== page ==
Hey, I get to write about something good for Shocktober this year! Yeah!
The first thing you need to know about Häxan is that there are apparently dozens of different cuts of this movie. I watched the 106 minute version Criterion made available on Hulu, which is I guess different from the 87 minute version you can buy from Criterion (NSFW: for some reason the screenshot Criterion used is a picture of a butt) or the 1968, William S. Burroughs-narrated version you can watch on YouTube. This is probably the case with any movie that has survived nearly 100 years, but I wanted to be absolutely clear that there’s a chance that those of you who’ve seen this may have seen more or less than I did, or the same stuff in a different context.
Häxan is a pseudo-documentary about witch hunts. It presents itself like an essay, complete with illustrations that the director points at with a pencil. Later this approach gives way to live recreations of typical witch-related events – like dance parties with demons. I’ve read that this movie was a passion project for Danish director Benjamin Christensen, who became inspired upon acquiring a copy of the “Malleus Maleficarum,” a 15th century treatise on the prosecution of witches. Christensen also plays the devil in this movie and it looks like he’s having a pretty good time.
Anyway, Häxan is divided into seven parts, the first of which is that lecture/PowerPoint presentation described above. It’s the story of mankind’s earliest superstitions, including some pretty sweet dioramas of how ancient cultures perceived the world. There’s a delightfully complicated world where the sky is held by giant metal beams and another with several different rings of existence. Did some ancient cultures really believe this? Who knows, it doesn’t really matter, and I’m not going to worry about that now or for most of this movie.
The next few parts try to show the supposed nonsense that witches got up to back in the day. It looks like a lot of fun, they dance with demons, get together to boil stuff, rub oils on each others backs, all that classic witch stuff you think about. Some of it is fairly graphic – on more than one occasion we are shown a bloody baby corpse that the witches use, and there are even a couple breasts and butts. That surprised me for a film from 1922, but hey, it’s Swedish. Plus the nudity is necessary to the plot, since apparently one of the things that witches had to do was kiss the devil’s ass, literally.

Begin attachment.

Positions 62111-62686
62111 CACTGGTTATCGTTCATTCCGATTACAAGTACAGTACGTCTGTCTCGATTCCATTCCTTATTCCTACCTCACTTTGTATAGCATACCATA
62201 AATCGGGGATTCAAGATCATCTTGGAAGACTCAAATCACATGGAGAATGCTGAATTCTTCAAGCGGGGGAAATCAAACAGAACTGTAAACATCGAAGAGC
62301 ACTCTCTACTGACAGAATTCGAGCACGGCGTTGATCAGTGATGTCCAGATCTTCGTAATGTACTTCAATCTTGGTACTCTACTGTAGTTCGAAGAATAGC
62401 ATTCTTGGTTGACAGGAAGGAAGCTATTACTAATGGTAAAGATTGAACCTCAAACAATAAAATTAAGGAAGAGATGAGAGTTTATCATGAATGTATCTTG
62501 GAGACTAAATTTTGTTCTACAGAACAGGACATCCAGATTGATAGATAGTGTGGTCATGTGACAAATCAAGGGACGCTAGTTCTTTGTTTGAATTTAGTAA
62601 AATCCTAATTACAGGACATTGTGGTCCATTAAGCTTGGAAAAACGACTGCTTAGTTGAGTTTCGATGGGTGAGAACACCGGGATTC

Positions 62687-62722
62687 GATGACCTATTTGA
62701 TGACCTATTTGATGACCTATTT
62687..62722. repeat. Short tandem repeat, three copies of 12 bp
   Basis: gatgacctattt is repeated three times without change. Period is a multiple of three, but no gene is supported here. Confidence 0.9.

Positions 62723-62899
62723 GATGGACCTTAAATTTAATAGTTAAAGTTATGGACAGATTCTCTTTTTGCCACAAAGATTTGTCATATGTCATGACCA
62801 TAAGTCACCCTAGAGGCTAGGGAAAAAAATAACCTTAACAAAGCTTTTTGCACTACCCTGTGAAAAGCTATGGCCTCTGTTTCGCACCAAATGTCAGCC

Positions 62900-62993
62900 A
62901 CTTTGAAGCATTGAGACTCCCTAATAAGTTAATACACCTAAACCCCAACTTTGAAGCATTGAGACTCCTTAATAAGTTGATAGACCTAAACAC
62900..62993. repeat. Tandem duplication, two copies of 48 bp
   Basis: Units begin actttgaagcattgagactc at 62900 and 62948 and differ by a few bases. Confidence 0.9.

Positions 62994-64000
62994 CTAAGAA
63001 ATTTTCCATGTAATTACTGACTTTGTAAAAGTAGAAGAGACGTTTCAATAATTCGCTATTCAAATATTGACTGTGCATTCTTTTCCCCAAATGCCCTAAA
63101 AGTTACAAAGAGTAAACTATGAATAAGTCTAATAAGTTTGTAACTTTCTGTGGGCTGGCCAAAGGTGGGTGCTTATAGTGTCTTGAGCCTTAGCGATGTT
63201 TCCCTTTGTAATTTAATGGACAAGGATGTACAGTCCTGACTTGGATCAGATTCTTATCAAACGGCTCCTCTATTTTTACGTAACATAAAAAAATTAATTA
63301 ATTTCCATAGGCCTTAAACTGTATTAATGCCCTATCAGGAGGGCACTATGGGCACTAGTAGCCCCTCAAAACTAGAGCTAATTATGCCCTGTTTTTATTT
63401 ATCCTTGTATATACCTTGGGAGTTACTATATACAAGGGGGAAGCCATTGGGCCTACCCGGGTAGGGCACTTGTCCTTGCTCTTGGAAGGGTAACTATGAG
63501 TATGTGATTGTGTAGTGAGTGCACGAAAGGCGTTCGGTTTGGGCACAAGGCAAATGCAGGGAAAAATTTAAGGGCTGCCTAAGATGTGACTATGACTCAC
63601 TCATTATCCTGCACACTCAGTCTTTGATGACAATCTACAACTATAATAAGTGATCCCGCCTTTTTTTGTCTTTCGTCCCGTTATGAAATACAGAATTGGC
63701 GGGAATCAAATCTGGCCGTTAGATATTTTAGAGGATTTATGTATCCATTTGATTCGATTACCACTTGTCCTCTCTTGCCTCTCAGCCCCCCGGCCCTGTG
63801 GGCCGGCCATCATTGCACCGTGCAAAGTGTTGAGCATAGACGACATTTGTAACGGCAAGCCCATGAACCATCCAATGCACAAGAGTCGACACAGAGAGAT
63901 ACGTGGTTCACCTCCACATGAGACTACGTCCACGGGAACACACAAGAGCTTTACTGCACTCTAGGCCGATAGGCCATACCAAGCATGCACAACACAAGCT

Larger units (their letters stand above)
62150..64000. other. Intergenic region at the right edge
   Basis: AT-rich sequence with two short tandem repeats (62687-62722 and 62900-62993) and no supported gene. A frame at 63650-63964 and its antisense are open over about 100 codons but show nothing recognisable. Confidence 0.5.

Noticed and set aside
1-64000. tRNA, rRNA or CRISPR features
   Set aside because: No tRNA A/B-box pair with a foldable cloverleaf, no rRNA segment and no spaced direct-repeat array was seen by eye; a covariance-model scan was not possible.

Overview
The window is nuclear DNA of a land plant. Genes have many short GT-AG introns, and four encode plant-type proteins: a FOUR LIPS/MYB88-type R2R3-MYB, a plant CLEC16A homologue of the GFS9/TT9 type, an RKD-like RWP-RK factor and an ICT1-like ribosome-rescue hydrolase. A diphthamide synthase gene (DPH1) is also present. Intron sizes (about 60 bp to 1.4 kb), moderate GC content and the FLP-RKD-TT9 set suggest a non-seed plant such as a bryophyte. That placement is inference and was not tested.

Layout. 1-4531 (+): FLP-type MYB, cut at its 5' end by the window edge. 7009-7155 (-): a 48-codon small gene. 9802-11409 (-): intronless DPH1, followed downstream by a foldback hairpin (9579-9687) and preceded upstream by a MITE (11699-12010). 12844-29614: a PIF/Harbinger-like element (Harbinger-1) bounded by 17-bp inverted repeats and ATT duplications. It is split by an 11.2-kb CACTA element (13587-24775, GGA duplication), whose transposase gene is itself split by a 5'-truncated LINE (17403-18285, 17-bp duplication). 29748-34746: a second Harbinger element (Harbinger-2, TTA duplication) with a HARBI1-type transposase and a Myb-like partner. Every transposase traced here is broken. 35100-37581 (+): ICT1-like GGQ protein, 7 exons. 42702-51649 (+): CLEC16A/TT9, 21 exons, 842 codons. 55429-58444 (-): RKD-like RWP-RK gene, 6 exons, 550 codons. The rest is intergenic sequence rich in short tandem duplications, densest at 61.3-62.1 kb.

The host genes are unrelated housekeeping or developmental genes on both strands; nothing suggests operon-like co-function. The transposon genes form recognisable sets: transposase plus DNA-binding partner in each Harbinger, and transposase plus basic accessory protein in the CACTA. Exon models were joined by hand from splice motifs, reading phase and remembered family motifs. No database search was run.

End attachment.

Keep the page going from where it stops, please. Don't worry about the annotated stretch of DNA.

I don’t think any of this is scary and I’m not sure audiences back then were meant to either. The score I heard is somewhat jovial, and a lot of the high jinks have a certain dark comedy to them. I particularly enjoyed a scene involving a woman having her wishes made real, which in her case was waking up surrounded by money. As she excitedly piles up the thousands of coins surrounding her, they start dancing and then flying away. It’s a cool effect accomplished by playing some footage in reverse and using stop motion animation. We see other cool things too, like a scene of witches flying through the sky on brooms, which I imagine was quite thrilling back then. It still looks cool now.
Then it’s time to see the reality of a witch hunt in the middle ages. This is probably the part of the movie that struck a chord the most with me, as we are shown just how easily someone could be accused of being a witch and how quickly that can turn into an epidemic and a finally a massive body count. It begins with a dying man’s grieving family deciding that evil magic may be the cause of his illness. At just this moment, an old beggar barges in and asks for a meal. The man’s wife, being a good Christian, offers the woman a bowl of something, but as she watches her shovel food disgustingly into her mouth, she concludes she’s a witch. So the wife goes and gets some clergymen to arrest her, which they do.
Those holy men then start torturing the poor old woman until she finally admits to being a witch. She goes on to name some other witches, and soon the hunt is on for basically any woman in the town that wasn’t generally liked. Anyone who won’t admit to being a witch and can’t pass bizarre tests like crying on cue is subjected to pretty horrific torture – we’re shown some tools and techniques and in 2015 it still sounds uniquely brutal. Lots of smashing, burning, and cutting. In the end, the wife is also burned at the stake for being a witch. Her crime? When she went to the clergy originally, one of the men found her attractive. The others couldn’t beat the lust out of him, so they deduced she must have used magic.
The seventh part returns to the modern day to deliver Christensen’s thesis: that was some fucked up shit that for real happened a lot in our past. And that it still happens now. Many of the most witch-like behaviors that were explained by the devil’s influence back then could be diagnosed by science now (in 1922, everything was hysteria, still a little progress required). He shows some parallel scenes of modern women doing the same things that witches did, and ends on an extremely dark note: a confused kleptomaniac who has been institutionalized is led into a shower. Burning people at the stake, he says, has been replaced by “the mildly temperate shower of the clinic.” That’s some good stuff, and the empathy I felt for that poor woman was only slightly dulled by the fact that it was immediately followed by a card that said “Slut,” which is the unfortunate Swedish word for “The End.”